Between 2nd August 2020 and 8th November 2020, the Victorian Police force diverted significant resources away from fighting crime. Instead, under direction of the Health and Wellbeing Act (2008) their mission had changed; enforce the directives of the Chief Health Officer.

These directives included confinement to home for 23 hours a day, a curfew from 8pm-5am, restrictions on movement beyond 5km of one’s home address, and only four legitimate reasons to be outside: exercise, shopping, care-taking, or seeking medical care. All businesses deemed “non-essential” were closed.

Any other activity required a permit. The permit could be accepted or rejected under the discretion of a police officer.

Soon, citizens raised questions about the enforcement of these directives.

On 6th June, 2020, tens of thousands of Victorians took to the streets to protest aboriginal deaths in custody under the Black Lives Matter movement. The protest went ahead despite being in breach of the CHO directives. Three organisers were fined. Few, if any, arrests were made.

On 7th July, Victoria experienced its second “six-week” Stage 3 Lockdown. It was ramped up to Stage 4 on 5th August.

During this Stage 4 lockdown, disturbing videos surfaced showing heavy-handed policing of the lockdown. The Andrews Government introduced mass surveillance the likes of which this state – let alone this country – had never seen before. This included monitoring social media, surveillance by remote control drone, and the threat of indefinite detention for “potential” scofflaws by ordinary citizens (which was defeated on the floor of Parliament).

Protests which were lawful under Stage 3 for Black Lives Matter, a largely American phenomenon, were now outlawed when the people turned their ire against the State Government. They were met with fierce resistance from the “Public Order Response,” a militarised arm of the Victorian Police.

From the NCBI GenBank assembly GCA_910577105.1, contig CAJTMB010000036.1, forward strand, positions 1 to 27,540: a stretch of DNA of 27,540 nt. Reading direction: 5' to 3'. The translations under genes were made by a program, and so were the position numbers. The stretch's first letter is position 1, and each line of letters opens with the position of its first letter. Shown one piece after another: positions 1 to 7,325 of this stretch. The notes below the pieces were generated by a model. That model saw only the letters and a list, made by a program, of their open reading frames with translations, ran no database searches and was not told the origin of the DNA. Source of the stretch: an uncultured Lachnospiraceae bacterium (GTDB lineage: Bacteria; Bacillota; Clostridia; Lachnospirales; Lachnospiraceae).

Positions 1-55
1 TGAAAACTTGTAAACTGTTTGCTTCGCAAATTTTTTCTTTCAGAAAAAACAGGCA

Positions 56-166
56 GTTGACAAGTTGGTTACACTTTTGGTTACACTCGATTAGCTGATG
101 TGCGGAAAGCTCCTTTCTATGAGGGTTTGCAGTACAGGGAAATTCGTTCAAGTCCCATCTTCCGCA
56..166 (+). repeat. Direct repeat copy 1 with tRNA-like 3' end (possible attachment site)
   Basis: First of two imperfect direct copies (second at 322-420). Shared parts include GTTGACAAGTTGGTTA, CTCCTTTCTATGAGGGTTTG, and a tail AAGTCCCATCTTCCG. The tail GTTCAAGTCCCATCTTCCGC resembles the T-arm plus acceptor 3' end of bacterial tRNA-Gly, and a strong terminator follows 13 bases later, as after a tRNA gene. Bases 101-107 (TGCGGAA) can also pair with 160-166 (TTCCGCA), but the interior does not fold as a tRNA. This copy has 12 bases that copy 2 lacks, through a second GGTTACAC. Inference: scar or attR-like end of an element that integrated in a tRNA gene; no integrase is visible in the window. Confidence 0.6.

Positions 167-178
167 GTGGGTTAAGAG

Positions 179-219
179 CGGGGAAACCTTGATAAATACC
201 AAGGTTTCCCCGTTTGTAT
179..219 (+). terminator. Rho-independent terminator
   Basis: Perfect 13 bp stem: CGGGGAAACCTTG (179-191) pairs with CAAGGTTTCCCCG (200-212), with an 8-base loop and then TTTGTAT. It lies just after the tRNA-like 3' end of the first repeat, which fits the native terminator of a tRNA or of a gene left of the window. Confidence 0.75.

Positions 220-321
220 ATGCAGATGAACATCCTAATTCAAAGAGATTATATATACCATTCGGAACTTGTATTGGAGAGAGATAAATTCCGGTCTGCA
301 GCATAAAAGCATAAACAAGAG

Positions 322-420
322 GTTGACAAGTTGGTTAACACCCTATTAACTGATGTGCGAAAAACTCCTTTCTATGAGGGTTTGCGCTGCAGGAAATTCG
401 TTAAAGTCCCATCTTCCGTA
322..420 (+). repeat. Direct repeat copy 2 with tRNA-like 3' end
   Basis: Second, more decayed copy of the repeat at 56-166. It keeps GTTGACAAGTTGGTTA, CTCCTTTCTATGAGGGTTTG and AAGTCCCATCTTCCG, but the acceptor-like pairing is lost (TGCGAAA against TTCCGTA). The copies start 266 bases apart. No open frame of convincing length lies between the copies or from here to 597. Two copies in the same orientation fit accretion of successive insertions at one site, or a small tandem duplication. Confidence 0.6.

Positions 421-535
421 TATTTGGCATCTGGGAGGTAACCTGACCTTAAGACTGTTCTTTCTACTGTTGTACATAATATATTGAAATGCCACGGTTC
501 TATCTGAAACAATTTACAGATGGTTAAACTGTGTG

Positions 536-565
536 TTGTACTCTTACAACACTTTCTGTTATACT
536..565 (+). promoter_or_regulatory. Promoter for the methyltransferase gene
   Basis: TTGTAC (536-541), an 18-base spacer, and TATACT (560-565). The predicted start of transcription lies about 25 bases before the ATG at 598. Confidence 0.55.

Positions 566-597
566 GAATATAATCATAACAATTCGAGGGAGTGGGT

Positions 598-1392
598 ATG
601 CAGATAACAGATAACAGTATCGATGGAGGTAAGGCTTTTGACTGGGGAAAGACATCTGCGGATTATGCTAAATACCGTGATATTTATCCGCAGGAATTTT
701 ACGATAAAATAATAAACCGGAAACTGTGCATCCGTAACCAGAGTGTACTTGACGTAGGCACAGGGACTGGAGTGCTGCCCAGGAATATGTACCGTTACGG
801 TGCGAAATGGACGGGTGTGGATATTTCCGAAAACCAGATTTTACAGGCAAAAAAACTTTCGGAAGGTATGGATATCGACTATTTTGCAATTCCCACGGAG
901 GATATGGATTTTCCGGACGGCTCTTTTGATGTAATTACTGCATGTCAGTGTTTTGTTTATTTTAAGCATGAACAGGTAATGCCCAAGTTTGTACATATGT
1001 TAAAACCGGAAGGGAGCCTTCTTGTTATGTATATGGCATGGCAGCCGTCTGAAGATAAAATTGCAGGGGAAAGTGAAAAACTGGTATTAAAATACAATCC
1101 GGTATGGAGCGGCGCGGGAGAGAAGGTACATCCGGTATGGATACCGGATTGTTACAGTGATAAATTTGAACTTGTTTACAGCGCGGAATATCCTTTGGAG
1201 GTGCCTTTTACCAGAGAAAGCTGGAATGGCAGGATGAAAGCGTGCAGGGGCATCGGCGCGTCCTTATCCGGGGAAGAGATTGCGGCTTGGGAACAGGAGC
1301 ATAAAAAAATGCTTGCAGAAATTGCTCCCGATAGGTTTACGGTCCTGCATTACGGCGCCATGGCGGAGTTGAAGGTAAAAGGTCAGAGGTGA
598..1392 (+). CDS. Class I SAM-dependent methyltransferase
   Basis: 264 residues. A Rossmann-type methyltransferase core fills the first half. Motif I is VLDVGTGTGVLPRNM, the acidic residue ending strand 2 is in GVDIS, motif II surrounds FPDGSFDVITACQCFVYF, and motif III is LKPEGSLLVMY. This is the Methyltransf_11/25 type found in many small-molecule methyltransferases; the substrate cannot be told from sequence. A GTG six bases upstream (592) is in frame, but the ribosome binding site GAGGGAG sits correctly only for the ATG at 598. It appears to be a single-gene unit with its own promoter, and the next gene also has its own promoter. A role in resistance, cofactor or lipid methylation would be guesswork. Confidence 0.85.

Hundreds of fines were levied against usually law-abiding citizens; pregnant mothers were arrested in their homes for “inciting” usually lawful protests; officers were shown brutalising the mentally ill; Riot Police stormed a usually tranquil Queen Victoria Market to suppress dissent; they routinely bullied the infirm, sometimes confiscating their phones; one woman was choked by a male officer after she was found to not be wearing a mask.

Countless others were fined and arrested simply for exercising their right to political communication implied by the Australian Constitution.

As a result, actual instances of crime rose. Community trust in policing fell precipitously. There is now a resentment towards police among the community, which may take generations to erase.

It was and still is an appalling infringement of the rights and freedoms of Victorians, supposedly enshrined in our Charter of Human Rights.

Some took challenges to the courts. One case challenging the validity of the curfew was set to be heard in the Supreme Court on 28th September; the Government lifted the curfew on the 27th.

In another case, arguing the CHO directives breached an Australian’s right to political communication, Asst. Commissioner Luke Cornelius reversed his original stance that protests were unlawful on 23rd October.

The Government told the populace these directives were “proportionate and necessary.” However, as we’ve seen, these claims rarely hold water in a court of law.

What We Are

This website serves as an archive of videos, newspaper articles and media commentary of this dark period in Australian history. It is intended that the content it contains may provide easily accessible information to form the basis of policies, lawsuits, enquiries, commissions or other due process that seeks to bring about a reform to inappropriate use of power by the Victorian Police force.

The contributors to this website are non-partisan and not beholden to any political party or pressure group.

What We Want

Ultimately, we seek to see a return of rapport between Victoria and their police force once more.

‘The line between good and evil runs through every human heart’ and we have seen that even our beloved boys in blue can be placed in a situation where they feel pressured to follow orders that infringe upon citizens basic human rights.

The Nuremberg trials have taught us that ‘I was following orders’ is not an acceptable defence for violating human rights.

While we condemn the actions of Command, we also feel deep sympathy for the difficult situation that everyday police officers found themselves.

Citizens will need to forgive; Victoria Police will need to reform.

History will never forget the pain, the cost, and the loss of our brutal lockdown. Let us remind ourselves that Australians are young and free, and with your help keeping the memory of this time alive, we shall be once more.